Stand Your Ground: This is Why We Can’t Have Nice Policies

14 Jul

The Huffington Post, at around 10:00 PM last night, posted a Breaking News headline that George Zimmerman, who recently killed a black teenager, Trayvon Martin, claiming self-defense, was declared not guilty, despite pretty solid (IMO) evidence in favor of Martin. I will say that the prosecution dropped the ball, but that’s another story.

Now, “stand your ground” and similar policies are all in all a pretty good concept. Wikipedia (I know, I know) says:

“In the United States of America, stand-your-ground law states that a person may justifiably use force in self-defense when there is reasonable belief of an unlawful threat, without an obligation to retreat first”

I’ll always be for self-defense and freedom of the individual. I carry a knife on me at all times, and I’d sooner take matters into my own hands than trust the law with any altercation I might find myself in. As a white woman, chances are, I’d be free to go if I proved that someone who screwed around with me deserved it. You don’t need me to vomit out things you’ve already heard about how “postracial” America is bullshit, how the law system and the media is overwhelmingly in favor of white (or white-appearing) individuals. But the fact that there is anyone in this country who is denied civil liberties under the guise of a policy that appears to enforce civil liberties really should make you angry.

What should make you angrier is that there’s no set definition of “justifiable force.” Zimmerman definitely had injuries that appeared to be inflicted by Martin, but there’s no evidence that Martin didn’t use this same “justifiable force” while being provoked by Zimmerman, and now he obviously can’t tell his side of the story. I’m no law expert but it doesn’t take a genius to see the glaring inconsistencies in how this policy is handled. CeCe McDonald was certainly standing her ground when she defended herself from the men who were attacking her. So why is she in prison while Zimmerman gets off scot-free? Marissa Alexander was charged for “aggravated assault” when she fired a warning shot upon being threatened by her abusive husband, and is now doing 20 years in prison. Although doing so may have put her children in danger, where’s her right to self defense? Is it reasonable to assume that her husband could’ve done more damage? Now these are just cases highlighted by the media, and I’m sure you could write a whole book about how race and gender play a role, but if these are just a few examples, it raises more than a few questions about the extent to which Americans are able to defend themselves, and how well American courts can protect the right to self-defense. The government is trying to disarm citizens, while cops literally get away with murder all the time. Claiming self-defense in court in any case is not as viable an option as it should be.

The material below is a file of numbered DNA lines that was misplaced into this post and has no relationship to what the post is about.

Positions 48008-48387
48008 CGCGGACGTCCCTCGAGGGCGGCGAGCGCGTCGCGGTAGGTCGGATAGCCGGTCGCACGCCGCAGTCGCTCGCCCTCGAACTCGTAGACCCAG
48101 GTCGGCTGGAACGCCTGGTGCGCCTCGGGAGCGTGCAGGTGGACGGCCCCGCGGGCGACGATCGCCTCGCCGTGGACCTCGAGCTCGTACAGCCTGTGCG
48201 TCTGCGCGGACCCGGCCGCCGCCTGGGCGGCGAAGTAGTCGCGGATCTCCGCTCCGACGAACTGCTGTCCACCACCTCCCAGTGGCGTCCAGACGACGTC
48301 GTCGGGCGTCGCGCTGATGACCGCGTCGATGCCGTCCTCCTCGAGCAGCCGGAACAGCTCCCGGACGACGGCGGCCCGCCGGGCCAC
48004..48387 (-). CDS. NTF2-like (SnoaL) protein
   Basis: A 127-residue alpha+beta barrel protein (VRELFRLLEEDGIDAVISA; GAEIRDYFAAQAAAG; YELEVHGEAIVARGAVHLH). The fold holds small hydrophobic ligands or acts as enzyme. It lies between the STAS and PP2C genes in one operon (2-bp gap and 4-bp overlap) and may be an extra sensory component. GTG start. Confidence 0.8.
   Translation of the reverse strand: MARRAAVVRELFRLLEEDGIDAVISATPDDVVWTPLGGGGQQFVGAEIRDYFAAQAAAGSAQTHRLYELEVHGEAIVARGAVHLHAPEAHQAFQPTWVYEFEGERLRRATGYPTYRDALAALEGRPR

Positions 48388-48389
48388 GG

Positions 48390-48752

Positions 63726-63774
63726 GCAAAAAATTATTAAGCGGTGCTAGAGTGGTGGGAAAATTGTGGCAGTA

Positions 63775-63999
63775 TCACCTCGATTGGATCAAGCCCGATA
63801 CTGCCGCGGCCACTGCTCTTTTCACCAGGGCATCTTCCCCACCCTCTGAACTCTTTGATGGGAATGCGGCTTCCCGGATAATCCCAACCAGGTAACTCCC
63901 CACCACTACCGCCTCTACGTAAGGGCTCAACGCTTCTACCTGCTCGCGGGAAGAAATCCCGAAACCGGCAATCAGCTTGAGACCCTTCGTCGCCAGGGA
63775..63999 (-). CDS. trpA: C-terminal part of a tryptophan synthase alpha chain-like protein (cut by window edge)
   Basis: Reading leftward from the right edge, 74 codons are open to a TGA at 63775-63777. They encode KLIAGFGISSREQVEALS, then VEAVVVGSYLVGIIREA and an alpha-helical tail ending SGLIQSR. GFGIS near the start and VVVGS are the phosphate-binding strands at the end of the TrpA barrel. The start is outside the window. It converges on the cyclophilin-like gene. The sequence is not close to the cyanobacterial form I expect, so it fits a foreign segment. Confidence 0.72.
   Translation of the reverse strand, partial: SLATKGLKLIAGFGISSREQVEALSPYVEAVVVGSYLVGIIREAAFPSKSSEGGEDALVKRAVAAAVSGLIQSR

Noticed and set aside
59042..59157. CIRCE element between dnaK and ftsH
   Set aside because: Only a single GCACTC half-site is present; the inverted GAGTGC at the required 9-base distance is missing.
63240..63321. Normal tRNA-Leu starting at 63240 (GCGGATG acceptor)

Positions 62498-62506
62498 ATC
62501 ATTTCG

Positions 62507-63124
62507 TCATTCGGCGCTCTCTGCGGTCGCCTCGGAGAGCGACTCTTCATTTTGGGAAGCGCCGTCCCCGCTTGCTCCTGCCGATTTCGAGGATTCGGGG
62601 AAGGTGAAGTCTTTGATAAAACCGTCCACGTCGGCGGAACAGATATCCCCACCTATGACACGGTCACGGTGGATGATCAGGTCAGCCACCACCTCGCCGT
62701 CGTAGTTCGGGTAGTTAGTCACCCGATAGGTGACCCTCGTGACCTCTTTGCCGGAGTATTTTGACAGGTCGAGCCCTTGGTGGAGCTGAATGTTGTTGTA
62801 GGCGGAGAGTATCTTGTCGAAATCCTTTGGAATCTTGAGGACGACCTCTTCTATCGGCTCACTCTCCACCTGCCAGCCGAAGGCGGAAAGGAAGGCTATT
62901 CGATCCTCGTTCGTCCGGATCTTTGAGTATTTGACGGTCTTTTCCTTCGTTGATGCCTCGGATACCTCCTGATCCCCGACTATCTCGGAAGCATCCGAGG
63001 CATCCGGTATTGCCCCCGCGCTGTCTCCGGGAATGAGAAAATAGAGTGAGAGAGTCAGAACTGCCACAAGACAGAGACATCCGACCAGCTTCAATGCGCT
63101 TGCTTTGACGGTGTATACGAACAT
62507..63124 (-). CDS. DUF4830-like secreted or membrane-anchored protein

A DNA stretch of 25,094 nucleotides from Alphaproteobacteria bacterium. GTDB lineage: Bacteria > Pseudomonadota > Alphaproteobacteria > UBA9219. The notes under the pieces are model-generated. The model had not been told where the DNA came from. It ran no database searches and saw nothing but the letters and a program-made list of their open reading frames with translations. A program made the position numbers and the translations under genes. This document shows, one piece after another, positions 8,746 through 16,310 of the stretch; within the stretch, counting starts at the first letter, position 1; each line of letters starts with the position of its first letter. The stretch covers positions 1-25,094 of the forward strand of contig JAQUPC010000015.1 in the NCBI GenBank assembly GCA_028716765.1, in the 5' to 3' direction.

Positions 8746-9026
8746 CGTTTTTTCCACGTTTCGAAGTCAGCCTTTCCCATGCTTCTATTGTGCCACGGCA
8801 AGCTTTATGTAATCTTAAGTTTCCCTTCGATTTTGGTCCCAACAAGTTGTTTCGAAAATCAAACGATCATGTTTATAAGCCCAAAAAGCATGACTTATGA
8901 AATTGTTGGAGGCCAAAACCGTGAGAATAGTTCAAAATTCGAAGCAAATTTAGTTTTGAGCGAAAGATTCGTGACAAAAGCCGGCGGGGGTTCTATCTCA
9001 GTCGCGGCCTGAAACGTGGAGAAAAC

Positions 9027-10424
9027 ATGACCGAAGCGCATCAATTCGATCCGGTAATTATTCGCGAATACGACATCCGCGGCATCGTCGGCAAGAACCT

If you bothered to watch the Motherboard documentary I posted yesterday, you’ll remember NRA Executive Vice President Wayne LaPierre stating, “The only thing that stops a bad guy with a gun is a good guy with a gun.” As problematic as the NRA can be, I’m with him on that. At the end of the day, a 17 year old kid was killed in the US and no one was held responsible. To all the people who love to point out that kids get killed overseas and in America’s inner cities every day, ask yourself, does that really make this outcome justifiable?


4 Responses to “Stand Your Ground: This is Why We Can’t Have Nice Policies”

  1. MichelleM July 14, 2013 at 5:27 pm #

    Great piece. You’re absolutely right about the state of self defense and the double standards inherent to the system, but I don’t think making an example of George Zimmerman would have been right. True justice for Trayvon (what I hope to see) is a serious dissection of so many points that you outlined in your piece, including the war on drugs.

    • Juliana July 14, 2013 at 5:29 pm #

      Right, but as prevalent as the drug war is, I don’t think it should be convoluted with this case. But yeah whenever the media zeroes in on something like this, I immediately have to give em the skeptical squinty face.

      • MichelleM July 14, 2013 at 6:03 pm #

        The war on drugs became a part of this case when Trayvon’s drug use was put on trial and when Trayvon’s blackness was put on trial.oh wait, the media helped facilitate those two things. sigh. Agreed though, this brand of self defense needs to be examined closely.

      • Juliana July 14, 2013 at 6:06 pm #

        This much is true. I read so much shit that not all of it sticks :p

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